|37000 Feet||Browse and search NASA's
Aviation Safety Reporting System
|Local Time Of Day||0601 To 1200|
|Locale Reference||airport : wd73|
|Altitude||agl bound lower : 0|
agl bound upper : 0
|Controlling Facilities||tower : dab|
|Operator||common carrier : air taxi|
|Make Model Name||Jet Ranger Undifferentiated or Other Model|
|Operating Under FAR Part||Part 135|
|Flight Phase||ground : preflight|
|Function||flight crew : captain|
oversight : pic
|Experience||flight time last 90 days : 90|
flight time total : 16000
|Affiliation||company : air taxi|
|Function||oversight : supervisor|
|Qualification||other other : other|
|Anomaly||aircraft equipment problem : critical|
non adherence : far
|Independent Detector||other other : unspecified|
|Resolutory Action||none taken : detected after the fact|
|Air Traffic Incident||other|
On may/xa/95, after shutdown, I found a small piece of metal on the top of a main rotor blade had torn. I called our company maintenance and informed them as to what I had found. A mechanic was sent out to the platform. He inspected the blade, smoothed out the torn area and taped the blade to prevent any further problems. Neither I nor the mechanic felt the airworthiness of the aircraft had been compromised in any way. The aircraft was flown to grand isle. After being seen by the lead mechanic in grand isle and some discussion with our base in intracoastal city louisiana, I was told to fly the aircraft to intracoastal city. After arriving in intracoastal city, the mechanics replaced the blade. After running the aircraft several times and attempting to balance the new blade it became apparent that this blade would not balance. The original blade was replaced and the aircraft returned to grand isle. The next day a different blade was sent to grand isle, the aircraft tracked and balanced and returned to service. Even though the airworthiness of the aircraft was never in question, I should have asked the mechanics to place statements of the work they performed in the logbook. This I did not do and I sincerely regret this omission. I now realize how important it is to have each maintenance procedure documented.
Original NASA ASRS Text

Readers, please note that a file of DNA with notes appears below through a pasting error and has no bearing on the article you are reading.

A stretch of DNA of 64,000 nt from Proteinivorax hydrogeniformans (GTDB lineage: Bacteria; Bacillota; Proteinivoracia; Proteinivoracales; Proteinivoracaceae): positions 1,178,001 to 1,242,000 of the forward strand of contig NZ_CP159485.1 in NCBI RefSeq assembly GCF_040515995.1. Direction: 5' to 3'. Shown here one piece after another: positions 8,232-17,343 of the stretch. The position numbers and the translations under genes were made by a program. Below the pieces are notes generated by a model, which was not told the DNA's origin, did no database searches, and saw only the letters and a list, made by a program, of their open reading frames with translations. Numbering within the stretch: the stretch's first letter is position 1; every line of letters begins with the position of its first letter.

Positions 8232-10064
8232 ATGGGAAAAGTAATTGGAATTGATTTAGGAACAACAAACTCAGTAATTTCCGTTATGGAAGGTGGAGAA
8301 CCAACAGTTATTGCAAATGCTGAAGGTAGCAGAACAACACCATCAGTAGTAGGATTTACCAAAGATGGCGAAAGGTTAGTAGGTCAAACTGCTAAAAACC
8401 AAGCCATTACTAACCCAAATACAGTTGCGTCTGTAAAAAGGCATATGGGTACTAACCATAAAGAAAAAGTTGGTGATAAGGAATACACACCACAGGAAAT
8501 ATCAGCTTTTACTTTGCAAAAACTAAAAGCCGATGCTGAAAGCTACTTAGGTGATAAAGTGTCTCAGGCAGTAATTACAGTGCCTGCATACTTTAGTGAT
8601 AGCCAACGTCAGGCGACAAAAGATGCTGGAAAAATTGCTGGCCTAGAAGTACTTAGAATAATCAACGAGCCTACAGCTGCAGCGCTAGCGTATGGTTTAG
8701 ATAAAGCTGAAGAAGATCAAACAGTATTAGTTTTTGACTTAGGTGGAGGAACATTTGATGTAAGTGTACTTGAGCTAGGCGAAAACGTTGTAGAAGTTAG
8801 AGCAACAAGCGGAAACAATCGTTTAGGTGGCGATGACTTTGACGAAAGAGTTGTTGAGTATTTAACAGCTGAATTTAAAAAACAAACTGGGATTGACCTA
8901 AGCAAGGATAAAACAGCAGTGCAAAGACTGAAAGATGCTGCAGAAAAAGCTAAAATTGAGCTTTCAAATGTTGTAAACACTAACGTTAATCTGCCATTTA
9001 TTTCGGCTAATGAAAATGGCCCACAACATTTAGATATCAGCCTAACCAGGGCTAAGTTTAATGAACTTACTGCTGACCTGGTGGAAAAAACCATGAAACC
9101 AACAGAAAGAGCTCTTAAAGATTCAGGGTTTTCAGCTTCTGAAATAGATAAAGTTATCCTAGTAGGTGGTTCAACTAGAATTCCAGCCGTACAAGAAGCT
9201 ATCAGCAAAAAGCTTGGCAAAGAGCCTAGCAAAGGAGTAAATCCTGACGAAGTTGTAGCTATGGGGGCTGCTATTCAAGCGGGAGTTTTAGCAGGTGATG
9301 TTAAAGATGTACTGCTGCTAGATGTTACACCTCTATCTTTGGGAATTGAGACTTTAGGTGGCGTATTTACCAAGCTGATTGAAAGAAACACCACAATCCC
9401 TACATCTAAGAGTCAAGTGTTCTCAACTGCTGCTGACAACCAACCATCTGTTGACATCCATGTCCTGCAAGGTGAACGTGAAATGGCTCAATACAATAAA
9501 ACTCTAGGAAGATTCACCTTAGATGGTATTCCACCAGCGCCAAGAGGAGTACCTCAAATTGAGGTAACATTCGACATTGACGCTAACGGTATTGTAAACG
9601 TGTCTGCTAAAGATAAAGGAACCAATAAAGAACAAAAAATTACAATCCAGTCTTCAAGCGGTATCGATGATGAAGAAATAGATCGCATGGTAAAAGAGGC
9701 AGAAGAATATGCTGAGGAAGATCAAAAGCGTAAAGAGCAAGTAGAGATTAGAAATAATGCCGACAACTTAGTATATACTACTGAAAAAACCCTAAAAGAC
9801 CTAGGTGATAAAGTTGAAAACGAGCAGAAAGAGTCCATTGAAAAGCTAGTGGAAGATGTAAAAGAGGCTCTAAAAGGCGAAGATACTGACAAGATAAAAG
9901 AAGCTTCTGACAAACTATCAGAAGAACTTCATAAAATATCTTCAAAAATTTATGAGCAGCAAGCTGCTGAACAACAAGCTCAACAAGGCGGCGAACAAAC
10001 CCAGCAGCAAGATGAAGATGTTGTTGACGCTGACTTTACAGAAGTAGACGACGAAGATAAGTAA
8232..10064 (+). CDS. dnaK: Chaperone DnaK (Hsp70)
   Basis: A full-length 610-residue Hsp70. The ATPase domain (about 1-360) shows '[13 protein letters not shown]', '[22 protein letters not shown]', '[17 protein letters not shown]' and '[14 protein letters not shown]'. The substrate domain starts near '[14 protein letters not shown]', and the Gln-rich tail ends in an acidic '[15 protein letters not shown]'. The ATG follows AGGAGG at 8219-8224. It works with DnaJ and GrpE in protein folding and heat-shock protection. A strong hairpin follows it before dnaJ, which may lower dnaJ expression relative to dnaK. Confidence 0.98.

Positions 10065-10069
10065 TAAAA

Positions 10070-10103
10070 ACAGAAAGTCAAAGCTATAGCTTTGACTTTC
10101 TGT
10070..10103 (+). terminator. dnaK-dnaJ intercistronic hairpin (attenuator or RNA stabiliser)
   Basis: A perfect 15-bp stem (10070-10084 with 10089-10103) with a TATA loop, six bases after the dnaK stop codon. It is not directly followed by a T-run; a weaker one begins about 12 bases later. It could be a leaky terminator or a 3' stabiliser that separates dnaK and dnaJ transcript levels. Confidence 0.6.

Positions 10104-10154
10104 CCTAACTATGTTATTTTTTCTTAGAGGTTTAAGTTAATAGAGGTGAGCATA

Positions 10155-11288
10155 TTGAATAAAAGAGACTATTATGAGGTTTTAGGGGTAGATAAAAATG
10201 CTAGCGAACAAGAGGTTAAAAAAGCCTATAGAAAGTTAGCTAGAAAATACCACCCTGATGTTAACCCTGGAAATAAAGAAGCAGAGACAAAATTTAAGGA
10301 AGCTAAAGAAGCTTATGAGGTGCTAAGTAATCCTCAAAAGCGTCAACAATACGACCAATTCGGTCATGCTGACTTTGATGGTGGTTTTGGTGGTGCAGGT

Title: A POSSIBLE REQUIREMENT FOR A FERRY PERMIT EXISTED FOR A FLT OR SERIES OF FLTS ACCOMPLISHED WITH A TEMPORARY REPAIR ON A MAIN ROTOR BLADE.
Narrative: ON MAY/XA/95, AFTER SHUTDOWN, I FOUND A SMALL PIECE OF METAL ON THE TOP OF A MAIN ROTOR BLADE HAD TORN. I CALLED OUR COMPANY MAINT AND INFORMED THEM AS TO WHAT I HAD FOUND. A MECH WAS SENT OUT TO THE PLATFORM. HE INSPECTED THE BLADE, SMOOTHED OUT THE TORN AREA AND TAPED THE BLADE TO PREVENT ANY FURTHER PROBS. NEITHER I NOR THE MECH FELT THE AIRWORTHINESS OF THE ACFT HAD BEEN COMPROMISED IN ANY WAY. THE ACFT WAS FLOWN TO GRAND ISLE. AFTER BEING SEEN BY THE LEAD MECH IN GRAND ISLE AND SOME DISCUSSION WITH OUR BASE IN INTRACOASTAL CITY LOUISIANA, I WAS TOLD TO FLY THE ACFT TO INTRACOASTAL CITY. AFTER ARRIVING IN INTRACOASTAL CITY, THE MECHS REPLACED THE BLADE. AFTER RUNNING THE ACFT SEVERAL TIMES AND ATTEMPTING TO BALANCE THE NEW BLADE IT BECAME APPARENT THAT THIS BLADE WOULD NOT BALANCE. THE ORIGINAL BLADE WAS REPLACED AND THE ACFT RETURNED TO GRAND ISLE. THE NEXT DAY A DIFFERENT BLADE WAS SENT TO GRAND ISLE, THE ACFT TRACKED AND BALANCED AND RETURNED TO SVC. EVEN THOUGH THE AIRWORTHINESS OF THE ACFT WAS NEVER IN QUESTION, I SHOULD HAVE ASKED THE MECHS TO PLACE STATEMENTS OF THE WORK THEY PERFORMED IN THE LOGBOOK. THIS I DID NOT DO AND I SINCERELY REGRET THIS OMISSION. I NOW REALIZE HOW IMPORTANT IT IS TO HAVE EACH MAINT PROC DOCUMENTED.
Data retrieved from NASA's ASRS site as of July 2007 and automatically converted to unabbreviated mixed upper/lowercase text. This report is for informational purposes with no guarantee of accuracy. See NASA's ASRS site for official report.